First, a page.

1999 Audi A4 2.8 quattro

Emerging from the sales slump brought on by the recession and actual fake news, Audi solidified its position in the small executive luxury market with its brand new A4 model in 1996. While in truth the car heavily borrowed from the evolution of the B3/4 series and started life with the same flaccid 12 valve V6 that had replaced the sonorous 7A inline-5 for 1993, the A4 was exactly the model Audi needed to redefine its image.

And redefine it did, going from near zero to hero in just a year’s time.

Car and Driver immediately named the A4 one of its “10 Best” cars, a position it would repeat in 1997 and 1998. Okay, maybe it wasn’t the perennial favorite as the BMW 3-series was for the magazine, but still, that it was mentioned in the same breath was impressive. New sheetmetal was smooth and tight, full of great angles and well-placed curves. The bumper covers were finally integrated well again – something the U.S. specification B4 had inexplicably failed miserably at. Inside was evolution rather than revolution, but the cabin looked and felt upscale and modern. And the market responded to this instant hit; consider, in 1994 Audi sold 12,575 cars in total. In 1996, some 15,288 of just the A4 models were sold. That was before the many variations and improvements Audi rolled out in the B5, too.

Seemingly every year new changes offered refreshment and redesign to the A4. In late 1995 and 1996, you could only get one specification – the 2.8 either with or without quattro. But ’97 saw the introduction of the 1.8T, while ’98 gave us the Avant and more potent 30V V6. Okay, it didn’t pack a knockout punch, but new wheels and a sport package, along with a subtle refresh to the tail lights, gave the model a more sporty look:

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2000 Audi A6 4.2 quattro

The A6 4.2 quattro falls into an unappreciated middle ground of typically unappreciated Audis. Unappreciated, that is, for everyone outside of the Vier Ringe, because the C5 has gone down as one of the most devoted fanbase Audi models I can remember, perhaps rivaled only by the B5. But while the cheap speed of the B5 attracted the Volkswagen and BMW crowd, the C5 fans seem to be more traditional Audi folk; offbeat, eclectic and fiercely loyal to their particular model.

Perhaps one of the reasons that the 4.2 gets so thoroughly overlooked by the market in general is due to the depth of the C5 lineup. On the performance end, you had the cool S6 Avant and the outrageous twin-turbocharged RS6. On the practicality end, the standard A6 2.8 and 3.0 models provided Mercedes-Benz like quality and adequate stateliness in both sedan and Avant bodylines. Outdoor adventures and tech-geeks loved the Allroad, which could be had with either a twin-turbocharged 6-speed or the subdued and upscale silky smooth 4.2 V8. And finally, for secret performance lovers, the twin-turbo’d V6 could be mated in narrow-body sedan with a 6-speed manual in the A6 2.7T quattro.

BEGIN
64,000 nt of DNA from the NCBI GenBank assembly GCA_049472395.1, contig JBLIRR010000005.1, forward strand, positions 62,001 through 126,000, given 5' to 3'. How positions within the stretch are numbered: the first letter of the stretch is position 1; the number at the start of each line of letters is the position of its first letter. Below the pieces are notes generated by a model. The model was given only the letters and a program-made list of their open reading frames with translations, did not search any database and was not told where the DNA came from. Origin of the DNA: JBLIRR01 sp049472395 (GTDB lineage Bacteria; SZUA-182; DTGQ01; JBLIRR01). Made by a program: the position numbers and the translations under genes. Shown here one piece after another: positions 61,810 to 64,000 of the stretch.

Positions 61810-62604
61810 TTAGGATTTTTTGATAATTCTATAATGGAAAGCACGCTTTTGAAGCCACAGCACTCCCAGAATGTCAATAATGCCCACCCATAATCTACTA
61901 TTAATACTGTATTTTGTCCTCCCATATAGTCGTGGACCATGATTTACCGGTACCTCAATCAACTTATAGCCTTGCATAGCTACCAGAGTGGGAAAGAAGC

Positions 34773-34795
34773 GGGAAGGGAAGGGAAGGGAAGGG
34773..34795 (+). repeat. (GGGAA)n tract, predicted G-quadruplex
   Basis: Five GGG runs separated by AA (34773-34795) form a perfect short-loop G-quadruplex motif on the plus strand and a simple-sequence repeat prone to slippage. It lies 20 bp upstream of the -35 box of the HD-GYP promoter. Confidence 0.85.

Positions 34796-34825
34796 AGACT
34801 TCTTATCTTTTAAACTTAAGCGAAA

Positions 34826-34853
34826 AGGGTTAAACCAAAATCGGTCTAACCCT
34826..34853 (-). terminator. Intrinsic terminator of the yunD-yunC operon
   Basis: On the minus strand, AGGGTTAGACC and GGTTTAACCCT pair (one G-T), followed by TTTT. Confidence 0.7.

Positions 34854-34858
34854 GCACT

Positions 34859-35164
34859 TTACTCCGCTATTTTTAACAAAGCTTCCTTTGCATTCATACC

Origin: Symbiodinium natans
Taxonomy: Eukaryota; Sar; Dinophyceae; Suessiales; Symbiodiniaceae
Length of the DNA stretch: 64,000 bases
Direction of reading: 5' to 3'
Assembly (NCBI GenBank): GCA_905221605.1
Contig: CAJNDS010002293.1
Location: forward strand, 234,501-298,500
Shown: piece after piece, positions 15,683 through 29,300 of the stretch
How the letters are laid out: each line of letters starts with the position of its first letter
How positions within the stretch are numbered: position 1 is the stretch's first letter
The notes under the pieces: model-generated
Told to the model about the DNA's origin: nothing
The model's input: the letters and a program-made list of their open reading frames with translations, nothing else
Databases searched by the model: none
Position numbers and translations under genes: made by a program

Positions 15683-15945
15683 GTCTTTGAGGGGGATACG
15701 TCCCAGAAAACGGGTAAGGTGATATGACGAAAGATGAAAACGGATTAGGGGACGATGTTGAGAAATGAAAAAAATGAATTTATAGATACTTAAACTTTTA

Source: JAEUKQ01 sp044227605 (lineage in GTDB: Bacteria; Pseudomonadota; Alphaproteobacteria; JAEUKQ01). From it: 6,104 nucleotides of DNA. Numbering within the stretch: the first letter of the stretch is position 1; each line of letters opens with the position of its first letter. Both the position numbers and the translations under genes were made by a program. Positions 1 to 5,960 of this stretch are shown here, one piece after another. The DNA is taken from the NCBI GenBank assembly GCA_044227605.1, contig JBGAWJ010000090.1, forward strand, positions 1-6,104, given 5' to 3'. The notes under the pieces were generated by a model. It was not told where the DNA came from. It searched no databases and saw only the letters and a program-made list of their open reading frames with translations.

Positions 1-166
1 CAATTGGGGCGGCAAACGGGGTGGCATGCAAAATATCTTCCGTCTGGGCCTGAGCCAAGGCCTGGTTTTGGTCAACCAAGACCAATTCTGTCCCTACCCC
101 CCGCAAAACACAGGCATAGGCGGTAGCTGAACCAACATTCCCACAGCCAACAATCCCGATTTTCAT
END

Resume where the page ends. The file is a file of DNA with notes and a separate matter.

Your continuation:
Frankly, it was hard for the 4.2 sedan to stand out in this crowd, yet it managed to appear quite special at the same time. This was the defacto S6 sedan, with aluminum front end and engine, along with wide flares and shark-fin door blades. It was longer, too, to accommodate the V8 tucked in the nose, giving a more menacing appearance overall. Special wider track was met with unique Speedline wheels (later replaced by the forged “Fat Fives”) and meaty 255-40 section tires as an option. And with 300 horsepower, out of the box the 4.2 was the top trump for the 2000 model year in the C5 lineup and would remain so until the 2002 introduction of the S6.…

Drop-top Double Take: 1996 and 1997 Audi Cabriolets

Every semester at the culmination of my teaching experience with the college students who have selected my course rather innocently, I let them in on my super-secret double agent identity as your author here. Having suffered through a few too many of my lectures already, most treat the news with about the same amount of enthusiasm and interest as they do when I tell them about the Sudanese Kush Pharaohs – which is to say, none (seriously, it’s a very interesting topic. Egypt basically denies they existed!). But occasionally I get a student who is much more interested in my double-life than in my lecture notes. One such student passed through was perhaps as unexpected to me as I was to him. He nonchalantly aced the class with seeming little difficulty, but upon seeing my announcement regarding German Cars For Sale Blog, he excitedly emailed me about his shared love of Audis. He revealed that he owned a ’97 Cabriolet, which proves two things: first, smart people buy Audis, and second, Audis turn up where you least expect them. And the Cabriolet might be the least expected Audi Audi made – coming from a manufacturer renowned for turbocharged inline-5, manual all-wheel drive coupes, sedans and wagons came a front-wheel drive, automatic only (in the U.S.) V6 2-door convertible. Expensive, a bit slow and soft compared to the competition, the Cabriolet sold slowly with only around 1,000 units moved per a year during its availability here with a total of 5,439 imported through 1998. I think a fair amount of fans view the B4 Cabriolet as the least interesting of the Audi lineup in the 1990s, but to me it’s always been a very pretty and underrated car. In particular, the rear 3/4 view is very attractive and the shape changed little with its progeny.…